Science Poetry

Determining Factors

“Consider a scheme mechanistic; 
Apply explanation simplistic:
The rate of step slowest
Determines how ‘goest’
The rate of whole process logistic.”  

The 19 October 2021 Twitter limerick expressed the concept of the “rate-determining step,” a common approach used by chemists to simplify analyses and determine kinetic information.   

“Consider a scheme mechanistic; / 
Apply explanation simplistic…”

In chemistry, a mechanism is a description of how a starting chemical species (reactant) is transformed into a different one (product).  Often, a “scheme mechanistic” takes multiple steps, so its kinetic rate law would be tricky to monitor precisely.  Simplifying approaches provide more efficient determinations of rate laws; this poem will describe one such “explanation simplistic.”  

“The rate of step slowest /
Determines how ‘goest’ /
The rate of whole process logistic.” 

One simplifying approach assumes that the rate of the slowest step of a multi-step chemical process is roughly equivalent to the rate of the process overall. 

For instance, if a commute takes ten minutes, and nine of them are devoted to waiting for an infuriatingly slow stoplight that cannot be bypassed, then the stoplight step would be considered “rate-determining.”  The  rate of the commute could be approximated as the rate of that step: the rate of the “step slowest,” here caused by the unavoidable stoplight, determines how “goest” (adjusting vocabulary slightly to fit the rhyme!) the rate of the commute.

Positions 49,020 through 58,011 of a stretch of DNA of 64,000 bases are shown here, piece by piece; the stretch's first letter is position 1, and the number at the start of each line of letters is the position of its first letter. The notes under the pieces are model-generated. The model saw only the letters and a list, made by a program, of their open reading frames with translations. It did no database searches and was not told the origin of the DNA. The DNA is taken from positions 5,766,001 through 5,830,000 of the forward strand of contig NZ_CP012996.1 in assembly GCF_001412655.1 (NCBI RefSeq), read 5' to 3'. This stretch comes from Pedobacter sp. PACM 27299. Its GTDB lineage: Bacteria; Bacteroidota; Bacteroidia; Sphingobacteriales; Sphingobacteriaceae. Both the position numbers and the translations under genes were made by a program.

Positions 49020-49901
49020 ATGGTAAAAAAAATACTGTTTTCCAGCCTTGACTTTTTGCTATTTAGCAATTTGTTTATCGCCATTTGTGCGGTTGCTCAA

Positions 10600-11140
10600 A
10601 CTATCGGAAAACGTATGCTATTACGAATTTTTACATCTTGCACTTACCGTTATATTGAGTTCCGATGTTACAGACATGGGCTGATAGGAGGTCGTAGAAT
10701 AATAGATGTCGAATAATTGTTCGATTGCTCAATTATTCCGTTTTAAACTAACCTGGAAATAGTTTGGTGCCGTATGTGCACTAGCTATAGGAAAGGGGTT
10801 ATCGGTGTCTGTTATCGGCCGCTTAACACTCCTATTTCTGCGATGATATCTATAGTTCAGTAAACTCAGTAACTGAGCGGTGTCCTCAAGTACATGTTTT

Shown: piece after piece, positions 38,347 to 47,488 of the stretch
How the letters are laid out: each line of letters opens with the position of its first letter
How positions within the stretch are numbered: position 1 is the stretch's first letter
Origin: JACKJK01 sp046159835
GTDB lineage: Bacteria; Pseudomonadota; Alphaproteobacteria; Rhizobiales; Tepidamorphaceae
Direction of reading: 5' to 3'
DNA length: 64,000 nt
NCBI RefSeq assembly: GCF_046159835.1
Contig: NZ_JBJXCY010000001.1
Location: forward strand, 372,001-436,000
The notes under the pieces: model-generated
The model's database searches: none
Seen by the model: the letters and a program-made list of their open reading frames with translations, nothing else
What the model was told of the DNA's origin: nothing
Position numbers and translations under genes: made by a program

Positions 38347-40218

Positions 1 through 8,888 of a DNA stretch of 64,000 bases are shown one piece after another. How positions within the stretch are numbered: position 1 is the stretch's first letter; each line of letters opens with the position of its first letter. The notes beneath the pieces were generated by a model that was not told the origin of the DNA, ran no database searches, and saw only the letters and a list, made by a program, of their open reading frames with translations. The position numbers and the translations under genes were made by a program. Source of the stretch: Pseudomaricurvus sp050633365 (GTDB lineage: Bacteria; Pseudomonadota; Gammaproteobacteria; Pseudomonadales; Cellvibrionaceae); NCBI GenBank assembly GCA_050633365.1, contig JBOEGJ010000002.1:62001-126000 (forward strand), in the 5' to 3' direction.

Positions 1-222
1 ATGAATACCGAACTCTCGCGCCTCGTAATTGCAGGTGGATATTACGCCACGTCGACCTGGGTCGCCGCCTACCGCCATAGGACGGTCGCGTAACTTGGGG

For a chemical example, in a reaction called a unimolecular nucleophilic substitution (abbreviated as SN1), two main steps occur.  First, a bond breaks and a “leaving group” originally on the reactant molecule departs, creating a space on the main part of the reactant in which a new bond can form.  Second, an incoming nucleophile (electron donor) forms that new bond: the net result is that the nucleophile substitutes where the leaving group had been.  The bond-breaking step is far slower than the nucleophilic-attack step, so the rate of the entire SN1 reaction is approximated as the rate of the bond-breaking step.